Fast food workers across the nation strike for better wages

Women protesting and holding up signs "Strike for higher pay"

Protesting outside a McDonald’s (Credit: AP)

This week, fast food workers around the country have been holding strikes and demanding a living wage:

What began in Manhattan eight months ago first spread to Chicago and Washington and this week has hit St. Louis, Kansas City, Detroit and Flint, Mich. On Wednesday alone, workers picketed McDonald’s, Taco Bell, Popeye’s and Long John Silver’s restaurants in those cities with an ambitious agenda: pay of $15 an hour, twice what many now earn.

And while the stereotype of a fast food worker tends to be a teenager, two thirds of these workers are in fact adult women, and they’re disproportionately women of color – many of whom have children and other family to support:

One Taco Bell worker, Sharise Stitt, 27, joined the strike, saying the $8.09 she earns after five years there was insufficient to support her family.

She was evicted from her Detroit apartment and moved her family to her sister’s house in Taylor, Mich. That means a 45-minute commute each way and a gas bill of $50 every four days. After taxes, she has about $900 a month to feed and clothe her three children. They receive food stamps.

“Sometimes my phone will go out because that isn’t a priority,” she said. “Giving my kids a roof over their heads is.”

She would love a $15 minimum wage. “I wouldn’t have to worry about school supplies or things like that,” she added.

This is the largest fast food worker mobilization in history, with strikes happening across seven U.S. cities, and is a huge deal, particularly for low-income communities. Fast food chains are big employers in low-income areas, and are generally not unionized, meaning that employees lack many basic protections and benefits. And while the average yearly salary for a fast food worker in New York City is $11,000 a year, the average daily salary for a fast-food CEO is over twice that, and about $200 billion is grossed by the fast food industry annually.

If you see folks striking at your local fast food chains please don’t cross the picket lines, and let them know they’ve got your support!

New York, NY

Verónica Bayetti Flores has spent the last years of her life living and breathing reproductive justice. She has led national policy and movement building work on the intersections of immigrants' rights, health care access, young parenthood, and LGBTQ liberation, and has worked to increase access to contraception and abortion, fought for paid sick leave, and demanded access to safe public space for queer youth of color. In 2008 Verónica obtained her Master’s degree in the Sexuality and Health program at Columbia University’s Mailman School of Public Health. She loves cooking, making art, listening to music, and thinking about the ways art forms traditionally seen as feminine are valued and devalued. In addition to writing for Feministing, she is currently spending most of her time doing policy work to reduce the harms of LGBTQ youth of color's interactions with the police and making sure abortion care is accessible to all regardless of their income.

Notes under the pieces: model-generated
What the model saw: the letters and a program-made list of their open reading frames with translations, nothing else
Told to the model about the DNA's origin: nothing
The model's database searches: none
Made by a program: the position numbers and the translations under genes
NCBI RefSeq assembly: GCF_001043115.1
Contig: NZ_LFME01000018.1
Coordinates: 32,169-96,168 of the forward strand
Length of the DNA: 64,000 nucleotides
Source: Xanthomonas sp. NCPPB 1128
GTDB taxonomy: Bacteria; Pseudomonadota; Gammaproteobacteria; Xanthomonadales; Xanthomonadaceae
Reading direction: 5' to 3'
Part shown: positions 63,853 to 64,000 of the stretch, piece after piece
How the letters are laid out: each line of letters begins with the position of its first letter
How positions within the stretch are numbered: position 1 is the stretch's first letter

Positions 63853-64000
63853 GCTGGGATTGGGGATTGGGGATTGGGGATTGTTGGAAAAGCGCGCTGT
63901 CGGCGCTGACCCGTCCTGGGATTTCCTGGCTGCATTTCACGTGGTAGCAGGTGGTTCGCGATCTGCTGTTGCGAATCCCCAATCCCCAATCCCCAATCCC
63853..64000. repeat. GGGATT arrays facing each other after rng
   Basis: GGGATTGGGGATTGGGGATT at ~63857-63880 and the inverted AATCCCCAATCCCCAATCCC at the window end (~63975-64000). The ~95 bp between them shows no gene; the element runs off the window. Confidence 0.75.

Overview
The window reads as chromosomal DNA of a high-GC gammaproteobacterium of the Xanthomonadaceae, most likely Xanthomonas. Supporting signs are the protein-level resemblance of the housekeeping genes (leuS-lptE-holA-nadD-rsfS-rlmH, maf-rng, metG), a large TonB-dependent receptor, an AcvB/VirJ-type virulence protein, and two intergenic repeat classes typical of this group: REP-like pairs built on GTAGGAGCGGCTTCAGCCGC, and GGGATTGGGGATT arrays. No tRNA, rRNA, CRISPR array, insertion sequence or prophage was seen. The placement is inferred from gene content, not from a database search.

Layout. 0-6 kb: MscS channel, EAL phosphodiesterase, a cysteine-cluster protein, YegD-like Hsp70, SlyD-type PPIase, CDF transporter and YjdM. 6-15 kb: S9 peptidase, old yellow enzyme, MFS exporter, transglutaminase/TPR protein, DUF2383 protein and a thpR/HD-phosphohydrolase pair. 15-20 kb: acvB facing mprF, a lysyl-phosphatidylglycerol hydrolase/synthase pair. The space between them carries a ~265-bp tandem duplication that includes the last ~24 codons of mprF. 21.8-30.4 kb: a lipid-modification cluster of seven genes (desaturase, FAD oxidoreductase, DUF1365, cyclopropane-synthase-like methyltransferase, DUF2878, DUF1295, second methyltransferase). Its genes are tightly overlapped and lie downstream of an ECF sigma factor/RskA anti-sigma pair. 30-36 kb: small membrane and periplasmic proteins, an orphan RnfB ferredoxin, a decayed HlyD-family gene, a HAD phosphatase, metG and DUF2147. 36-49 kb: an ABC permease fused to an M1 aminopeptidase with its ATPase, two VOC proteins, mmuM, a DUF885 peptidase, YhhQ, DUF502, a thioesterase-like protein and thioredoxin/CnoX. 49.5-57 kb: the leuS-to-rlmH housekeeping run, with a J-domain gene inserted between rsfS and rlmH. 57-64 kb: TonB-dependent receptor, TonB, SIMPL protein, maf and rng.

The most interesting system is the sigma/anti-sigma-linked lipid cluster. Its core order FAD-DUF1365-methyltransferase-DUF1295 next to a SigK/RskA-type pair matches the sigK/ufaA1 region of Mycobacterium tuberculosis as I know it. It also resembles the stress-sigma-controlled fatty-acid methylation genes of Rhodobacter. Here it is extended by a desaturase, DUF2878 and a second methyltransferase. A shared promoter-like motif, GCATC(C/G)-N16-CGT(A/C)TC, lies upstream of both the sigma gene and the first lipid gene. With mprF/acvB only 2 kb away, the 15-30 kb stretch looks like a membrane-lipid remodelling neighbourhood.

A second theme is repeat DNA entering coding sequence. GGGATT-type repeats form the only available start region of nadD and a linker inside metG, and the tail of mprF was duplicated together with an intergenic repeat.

Verónica is a queer immigrant writer, activist, and rabble-rouser.

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  • a male

    The comments to the linked article are for the most part, sympathetic to the situation of the working poor. Critics are in my view, fairly mild in their comments.

    I am sympathetic to the plight of the working poor, because I consider myself one of them, despite a degree and working as a nurse. The only reason my family is not homeless is because we live in a home owned by my mother (paying a mortgage until age 93).

    In my idealized view, I believe in a living wage, regardless of one’s background or duties on the job. People should be able to afford housing (rental at least) in the community where they work, and food on one full time job. In my community it is common for one couple to have four or more jobs between them to live, even full time jobs. I am aware that even $15 per hour for a single mother is below the poverty line in Manhattan, but aiming to double one’s pay or set $15 per hour as minimum wage is indeed an “ambitious” goal. I don’t make much more than that, and there are no “unskilled” labor positions which pay more than about $10 for seasonal hands harvesting seed corn in my community. A certain big box store used to advertise jobs for $12.50 per hour, for 26 hours a week. That was the best wage there was.

    My first degree was in business. We studied economics, accounting and finance. I admit I found the following report surprising:

    An increase of about 17% is quite reasonable, considering value menus used to be $2.99, less than half what they are now where I live. I would accept this mild inflation if it enabled families to live better.